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I noticed that `CompletableFuture` might be suitable here. I will hold off a
deeper review until I'm convinced that it is not suitable. I feel if it were
possible to adopt and it was adopted here it could simplify the design.
Overall, I like the approach of queueing up multiple writes together and then
executing them together inside the same storage lock. I think the interface is
suitable for this purpose.
src/main/java/org/apache/aurora/scheduler/BatchWorker.java (line 105)
I agree we cannot use `java.util.concurrent.FutureTask` here. However, this
seems to be pretty close to `java.util.concurrent.CompletableFuture<T>` (new in
It's not clear to me here if you have investigated it or not, but if you
have I would like a brief explanation as to why it is not suitable. If you
haven't please take a look at it as it seems to provide all of the funtionality
Further if it is possible to use it, then we do not need pubsub for
notification for when work completes, if item is it's own future, we can use
the `CompletionStage` functionality to execute code after a future has been
It has a `get()` method that can replace `waitForResult()` and a
`complete()` method that allows you to set the value.
src/main/java/org/apache/aurora/scheduler/BatchWorker.java (line 188)
Our current metrics use 'nanos' to indicate nanoseconds instead of 'ns'.
Mind using that here for consistency?
- Zameer Manji
On Sept. 12, 2016, 3:51 p.m., Maxim Khutornenko wrote:
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> (Updated Sept. 12, 2016, 3:51 p.m.)
> Review request for Aurora, Joshua Cohen, Stephan Erb, and Zameer Manji.
> Repository: aurora
> This is the first (out of 3) patches intending to reduce storage write lock
> contention and as such improve overall system write throughput. It introduces
> the `BatchWorker` and migrates the majority of storage writes due to task
> status change events to use `TaskEventBatchWorker`.
> Our current storage system writes effectively behave as `SERIALIZABLE`
> transaction isolation level in SQL terms. This means all writes require
> exclusive access to the storage and no two transactions can happen in
> parallel . While it certainly simplifies our implementation, it creates a
> single hotspot where multiple threads are competing for the storage write
> access. This type of contention only worsens as the cluster size grows, more
> tasks are scheduled, more status updates are processed, more subscribers are
> listening to status updates and etc. Eventually, the scheduler throughput
> (and especially task scheduling) becomes degraded to the extent that certain
> operations wait much longer (4x and more) for the lock acquisition than it
> takes to process their payload when inside the transaction. Some ops (like
> event processing) are generally tolerant of these types of delays. Others -
> not as much. The task scheduling suffers the most as backing up the
> scheduling queue directly affects
the Median Time To Assigned (MTTA).
> Given the above, it's natural to assume that reducing the number of write
> transactions should help reducing the lock contention. This patch introduces
> a generic `BatchWorker` service that delivers a "best effort" batching
> approach by redirecting multiple individual write requests into a single FIFO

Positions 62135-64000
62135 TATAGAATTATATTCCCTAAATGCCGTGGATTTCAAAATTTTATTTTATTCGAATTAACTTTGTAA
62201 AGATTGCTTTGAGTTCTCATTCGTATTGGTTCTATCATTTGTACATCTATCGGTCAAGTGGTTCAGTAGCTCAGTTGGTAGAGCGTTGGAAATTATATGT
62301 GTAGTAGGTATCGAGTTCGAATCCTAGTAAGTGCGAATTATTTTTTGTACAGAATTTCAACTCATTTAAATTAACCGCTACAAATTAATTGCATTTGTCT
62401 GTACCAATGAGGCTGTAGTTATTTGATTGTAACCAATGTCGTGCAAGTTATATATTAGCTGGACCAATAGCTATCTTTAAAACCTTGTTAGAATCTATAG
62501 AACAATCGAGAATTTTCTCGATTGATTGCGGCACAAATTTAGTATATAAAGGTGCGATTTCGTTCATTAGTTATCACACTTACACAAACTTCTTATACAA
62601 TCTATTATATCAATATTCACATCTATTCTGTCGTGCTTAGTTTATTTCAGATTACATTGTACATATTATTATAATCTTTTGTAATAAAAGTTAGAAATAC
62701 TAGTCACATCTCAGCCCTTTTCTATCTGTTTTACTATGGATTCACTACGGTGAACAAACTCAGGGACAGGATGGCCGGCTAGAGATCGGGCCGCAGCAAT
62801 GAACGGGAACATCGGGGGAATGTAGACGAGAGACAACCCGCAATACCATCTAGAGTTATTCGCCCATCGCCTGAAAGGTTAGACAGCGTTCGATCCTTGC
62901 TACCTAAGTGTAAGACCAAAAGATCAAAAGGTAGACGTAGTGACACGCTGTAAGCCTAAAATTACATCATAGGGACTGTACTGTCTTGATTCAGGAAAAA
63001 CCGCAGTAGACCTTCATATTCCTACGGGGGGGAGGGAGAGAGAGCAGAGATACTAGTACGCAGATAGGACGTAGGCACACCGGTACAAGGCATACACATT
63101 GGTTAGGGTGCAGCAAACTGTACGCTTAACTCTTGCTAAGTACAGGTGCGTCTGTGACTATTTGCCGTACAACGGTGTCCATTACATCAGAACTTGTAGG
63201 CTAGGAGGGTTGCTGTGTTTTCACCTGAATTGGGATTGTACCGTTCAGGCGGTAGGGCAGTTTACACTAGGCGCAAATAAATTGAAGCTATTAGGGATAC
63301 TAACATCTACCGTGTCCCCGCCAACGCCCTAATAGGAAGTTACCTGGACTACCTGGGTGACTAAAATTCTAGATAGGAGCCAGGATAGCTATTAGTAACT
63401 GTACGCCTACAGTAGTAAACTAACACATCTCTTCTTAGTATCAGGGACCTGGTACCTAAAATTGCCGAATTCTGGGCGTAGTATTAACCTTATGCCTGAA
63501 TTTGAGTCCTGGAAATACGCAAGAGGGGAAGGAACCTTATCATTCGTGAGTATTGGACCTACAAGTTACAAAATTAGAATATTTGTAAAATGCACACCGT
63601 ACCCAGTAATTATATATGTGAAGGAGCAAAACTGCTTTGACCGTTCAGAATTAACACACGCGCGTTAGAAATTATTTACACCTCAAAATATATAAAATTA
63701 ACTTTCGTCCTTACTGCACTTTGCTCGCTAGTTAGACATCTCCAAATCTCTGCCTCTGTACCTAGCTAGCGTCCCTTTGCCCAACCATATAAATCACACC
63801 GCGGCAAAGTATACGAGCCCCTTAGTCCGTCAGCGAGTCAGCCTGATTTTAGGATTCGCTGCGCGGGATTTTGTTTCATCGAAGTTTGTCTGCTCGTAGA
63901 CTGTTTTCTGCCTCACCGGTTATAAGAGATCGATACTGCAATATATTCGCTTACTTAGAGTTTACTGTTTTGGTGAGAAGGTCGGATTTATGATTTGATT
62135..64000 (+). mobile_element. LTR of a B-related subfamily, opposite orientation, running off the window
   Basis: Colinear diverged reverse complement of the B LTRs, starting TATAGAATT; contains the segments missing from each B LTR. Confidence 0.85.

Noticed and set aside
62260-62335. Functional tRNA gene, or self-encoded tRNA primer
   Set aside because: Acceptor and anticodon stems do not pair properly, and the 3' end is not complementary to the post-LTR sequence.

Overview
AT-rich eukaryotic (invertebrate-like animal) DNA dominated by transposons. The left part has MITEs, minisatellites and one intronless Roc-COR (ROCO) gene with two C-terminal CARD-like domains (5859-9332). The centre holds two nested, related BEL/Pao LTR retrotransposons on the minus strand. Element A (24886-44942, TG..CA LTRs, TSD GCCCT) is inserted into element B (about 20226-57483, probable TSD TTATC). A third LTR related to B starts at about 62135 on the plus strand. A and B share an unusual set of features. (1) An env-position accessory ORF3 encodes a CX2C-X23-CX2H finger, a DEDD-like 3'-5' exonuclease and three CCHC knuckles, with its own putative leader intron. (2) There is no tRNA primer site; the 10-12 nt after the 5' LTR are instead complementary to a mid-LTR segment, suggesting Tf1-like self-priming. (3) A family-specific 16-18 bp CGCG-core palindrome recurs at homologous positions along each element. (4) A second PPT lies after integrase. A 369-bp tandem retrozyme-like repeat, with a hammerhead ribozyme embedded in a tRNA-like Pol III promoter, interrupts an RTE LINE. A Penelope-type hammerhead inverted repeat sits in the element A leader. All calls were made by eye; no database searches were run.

> queue served non-stop by a single dedicated thread. Every batch shares a
> single write transaction thus reducing the number of potential write lock
> requests. To minimize wait-in-queue time, items are dispatched immediately
> and the max number of items is bounded. There are a few `BatchWorker`
> instances specialized on particular workload types: task even processing,
> cron scheduling and task scheduling. Every instance can be tuned
> independently (max batch size) and provides specialized metrics helping to
> monitor each workload type perf.
> The proposed approach has been heavily tested in production and delivered the
> best results. The lock contention latencies got down between 2x and 5x
> depending on the cluster load. A number of other approaches tried but
> discarded as not performing well or even performing much worse than the
> current master:
> - Clock-driven batch execution - every batch is dispatched on a time schedule
> - Max batch with a deadline - a batch is dispatched when max size is reached
> OR a timeout expires
> - Various combinations of the above - some `BatchWorkers` are using
> clock-driven execution while others are using max batch with a deadline
> - Completely non-blocking (event-based) completion notification - all call
> sites are notified of item completion via a `BatchWorkCompleted` event
> Happy to provide more details on the above if interested.
> The introduction of the `BatchWorker` by itself was not enough to
> substantially improve the MTTA. It, however, paves the way for the next phase
> of scheduling perf improvement - taking more than 1 task from a given
> `TaskGroup` in a single scheduling round (coming soon). That improvement
> wouldn't deliver without decreasing the lock contention first.
> Note: it wasn't easy to have a clean diff split, so some functionality in
> `BatchWorker` (e.g.: `executeWithReplay`) appears to be unused in the current
> patch but will become obvious in the part 2 (coming out shortly).
>  -
> src/main/java/org/apache/aurora/scheduler/BatchWorker.java PRE-CREATION
> src/test/java/org/apache/aurora/scheduler/BatchWorkerTest.java PRE-CREATION
> Diff: https://reviews.apache.org/r/51759/diff/
> All types of testing including deploying to test and production clusters.
> Maxim Khutornenko